More About Arms and Armor: Evolution and Innovation

‘Arms and Armor’ brings together historical weaponry and natural history specimens to highlight parallels between combat in the human and natural worlds.

The diabolical ironclad beetle can withstand a force 39 thousand times its own body weight. In what ways does this tiny beetle inspire modern engineers? That question is one of many explored in the exhibition Arms and Armor: Evolution and Innovation.

Throughout the ages, weapons and armor have evolved in response to the pressures of ecological competition and human warfare. “Arms and Armor” explores parallels in the ways natural selection and human innovation influence the shape, composition, and function of structures ranging from turtle shells to chain mail.

Weapons and armor from around the world are displayed side-by-side with natural history specimens such as taxidermy, skeletons, and fossils. Rather than being grouped culturally or taxonomically, objects are arranged by shared function.

One prevalent example is segmented armor which provides lightweight, flexible protection and has arisen hundreds of times in the animal world in species ranging from centipedes to armadillos. Japanese samurai developed a similar style of armor, using overlapping bands of lacquer-plated metal. Heavier plate armor provides better protection but limits movement. In the exhibition, this paradigm is exemplified by juxtaposing the bony plate armor of the giant, extinct fish Dunkleosteus with the steel suits of armor worn by knights during the Middle Ages.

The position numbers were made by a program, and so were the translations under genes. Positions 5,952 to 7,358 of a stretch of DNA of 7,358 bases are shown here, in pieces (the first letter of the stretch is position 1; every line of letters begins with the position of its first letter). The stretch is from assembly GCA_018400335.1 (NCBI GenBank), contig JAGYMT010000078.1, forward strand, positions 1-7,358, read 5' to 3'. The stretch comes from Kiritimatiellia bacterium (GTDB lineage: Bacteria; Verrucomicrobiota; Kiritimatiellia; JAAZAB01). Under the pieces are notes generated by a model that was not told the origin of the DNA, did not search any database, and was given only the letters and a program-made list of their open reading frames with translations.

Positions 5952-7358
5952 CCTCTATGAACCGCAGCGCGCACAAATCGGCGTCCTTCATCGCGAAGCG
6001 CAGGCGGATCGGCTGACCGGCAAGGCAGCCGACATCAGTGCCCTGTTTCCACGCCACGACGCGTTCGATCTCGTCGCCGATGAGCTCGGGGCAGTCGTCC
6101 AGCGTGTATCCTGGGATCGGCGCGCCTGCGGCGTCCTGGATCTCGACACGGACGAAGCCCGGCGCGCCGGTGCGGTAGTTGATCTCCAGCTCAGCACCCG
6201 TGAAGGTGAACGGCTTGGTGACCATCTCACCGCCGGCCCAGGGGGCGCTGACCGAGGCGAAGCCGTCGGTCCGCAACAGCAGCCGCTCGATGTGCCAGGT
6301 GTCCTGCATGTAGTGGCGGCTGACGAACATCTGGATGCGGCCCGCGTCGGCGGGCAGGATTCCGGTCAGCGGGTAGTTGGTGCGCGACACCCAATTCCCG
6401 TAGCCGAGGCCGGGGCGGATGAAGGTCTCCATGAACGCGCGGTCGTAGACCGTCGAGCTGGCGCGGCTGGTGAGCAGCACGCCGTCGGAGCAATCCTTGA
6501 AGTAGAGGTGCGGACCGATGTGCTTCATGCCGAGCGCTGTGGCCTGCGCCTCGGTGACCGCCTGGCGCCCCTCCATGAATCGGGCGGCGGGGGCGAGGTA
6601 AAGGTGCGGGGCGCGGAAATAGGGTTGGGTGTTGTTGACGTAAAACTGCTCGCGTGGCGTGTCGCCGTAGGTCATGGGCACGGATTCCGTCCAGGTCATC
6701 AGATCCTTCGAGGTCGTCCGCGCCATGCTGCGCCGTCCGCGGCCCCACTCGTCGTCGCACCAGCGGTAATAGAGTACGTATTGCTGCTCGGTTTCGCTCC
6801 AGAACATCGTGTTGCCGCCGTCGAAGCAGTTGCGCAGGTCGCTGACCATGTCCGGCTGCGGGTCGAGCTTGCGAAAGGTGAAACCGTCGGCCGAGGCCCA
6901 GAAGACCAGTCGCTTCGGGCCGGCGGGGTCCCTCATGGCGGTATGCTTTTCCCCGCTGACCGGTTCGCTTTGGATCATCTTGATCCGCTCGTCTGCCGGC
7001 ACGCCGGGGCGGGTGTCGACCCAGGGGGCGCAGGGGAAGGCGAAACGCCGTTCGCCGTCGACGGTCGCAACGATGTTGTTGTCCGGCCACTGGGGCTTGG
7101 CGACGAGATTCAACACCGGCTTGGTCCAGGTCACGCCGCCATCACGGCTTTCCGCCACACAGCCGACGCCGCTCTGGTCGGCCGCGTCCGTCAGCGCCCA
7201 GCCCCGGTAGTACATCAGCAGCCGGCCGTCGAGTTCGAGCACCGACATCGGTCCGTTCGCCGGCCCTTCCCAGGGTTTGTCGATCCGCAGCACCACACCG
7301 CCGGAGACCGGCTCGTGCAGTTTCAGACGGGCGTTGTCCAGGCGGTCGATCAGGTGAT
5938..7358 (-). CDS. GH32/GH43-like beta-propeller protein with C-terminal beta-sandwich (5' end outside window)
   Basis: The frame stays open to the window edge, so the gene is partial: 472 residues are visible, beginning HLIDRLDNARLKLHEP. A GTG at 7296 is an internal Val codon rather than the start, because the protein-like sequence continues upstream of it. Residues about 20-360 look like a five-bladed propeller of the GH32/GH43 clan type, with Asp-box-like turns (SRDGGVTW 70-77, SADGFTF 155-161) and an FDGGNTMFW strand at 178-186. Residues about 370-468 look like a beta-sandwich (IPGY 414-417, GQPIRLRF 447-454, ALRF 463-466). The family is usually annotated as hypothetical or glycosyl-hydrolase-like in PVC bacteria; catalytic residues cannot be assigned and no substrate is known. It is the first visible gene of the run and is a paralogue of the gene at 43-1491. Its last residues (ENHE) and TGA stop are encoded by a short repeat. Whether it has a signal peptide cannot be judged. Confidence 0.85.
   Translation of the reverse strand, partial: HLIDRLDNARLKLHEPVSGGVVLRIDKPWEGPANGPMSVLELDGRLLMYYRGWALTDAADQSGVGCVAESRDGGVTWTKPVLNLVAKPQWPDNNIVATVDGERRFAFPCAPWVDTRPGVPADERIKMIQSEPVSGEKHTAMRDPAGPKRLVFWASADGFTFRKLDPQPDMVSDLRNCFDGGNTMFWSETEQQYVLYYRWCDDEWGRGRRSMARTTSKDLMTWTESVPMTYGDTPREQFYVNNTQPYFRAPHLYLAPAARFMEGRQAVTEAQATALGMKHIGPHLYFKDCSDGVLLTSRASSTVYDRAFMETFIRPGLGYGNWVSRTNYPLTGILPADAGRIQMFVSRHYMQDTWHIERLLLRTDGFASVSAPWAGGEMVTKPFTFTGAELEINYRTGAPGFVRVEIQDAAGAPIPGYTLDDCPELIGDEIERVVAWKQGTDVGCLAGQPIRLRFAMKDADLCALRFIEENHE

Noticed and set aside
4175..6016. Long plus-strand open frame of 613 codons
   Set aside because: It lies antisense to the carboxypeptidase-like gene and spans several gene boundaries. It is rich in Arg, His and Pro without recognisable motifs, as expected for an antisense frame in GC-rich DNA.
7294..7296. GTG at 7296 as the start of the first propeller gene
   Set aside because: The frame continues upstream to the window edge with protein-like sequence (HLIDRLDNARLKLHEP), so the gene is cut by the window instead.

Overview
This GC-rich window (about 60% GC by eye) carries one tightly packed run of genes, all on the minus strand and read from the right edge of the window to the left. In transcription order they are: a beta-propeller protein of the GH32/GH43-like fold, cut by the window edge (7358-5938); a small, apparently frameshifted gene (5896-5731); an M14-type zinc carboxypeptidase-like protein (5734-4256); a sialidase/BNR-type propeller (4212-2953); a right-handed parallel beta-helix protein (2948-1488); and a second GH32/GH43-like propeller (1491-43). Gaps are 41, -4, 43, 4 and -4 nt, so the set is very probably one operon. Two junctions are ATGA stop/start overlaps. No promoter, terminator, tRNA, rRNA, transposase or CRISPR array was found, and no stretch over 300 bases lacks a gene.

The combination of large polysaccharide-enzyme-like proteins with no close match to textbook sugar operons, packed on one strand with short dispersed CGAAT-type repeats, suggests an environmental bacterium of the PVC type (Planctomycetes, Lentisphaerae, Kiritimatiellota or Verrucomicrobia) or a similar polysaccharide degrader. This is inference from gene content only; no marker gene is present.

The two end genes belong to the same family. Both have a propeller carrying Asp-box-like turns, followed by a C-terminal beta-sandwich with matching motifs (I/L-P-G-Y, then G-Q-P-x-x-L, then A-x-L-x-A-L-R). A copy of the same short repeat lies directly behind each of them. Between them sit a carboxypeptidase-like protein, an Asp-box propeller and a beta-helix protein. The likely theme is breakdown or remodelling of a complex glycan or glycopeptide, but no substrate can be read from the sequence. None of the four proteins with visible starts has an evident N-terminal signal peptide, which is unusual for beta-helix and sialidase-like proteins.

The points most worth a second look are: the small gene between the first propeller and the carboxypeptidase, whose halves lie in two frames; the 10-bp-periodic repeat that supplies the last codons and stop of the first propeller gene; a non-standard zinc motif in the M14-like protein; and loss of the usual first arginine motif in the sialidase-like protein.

In terms of protecting ourselves from threats, there are incredible connections between human innovation and animal evolution throughout history. This exhibition highlights those parallels with profoundly captivating objects, from 17th century dueling swords to the jaws of Tyrannosaurus rex.

The objects on view come from the Bruce Museum collection, as well as loans from the Worcester Art Museum (Worchester, Massachusetts), Stamford Museum & Nature Center (Stamford, Connecticut), Yale Peabody Museum (New Haven, Connecticut) and private collectors.

Date & Time

April 26, 2024

Additional Dates

This event also occurs on:
04/27/2024, 04/28/2024, 04/29/2024, 04/30/2024 and 103 other dates

Location

Bruce Museum
1 Museum Drive
Greenwich, CT 06830

Contact Info

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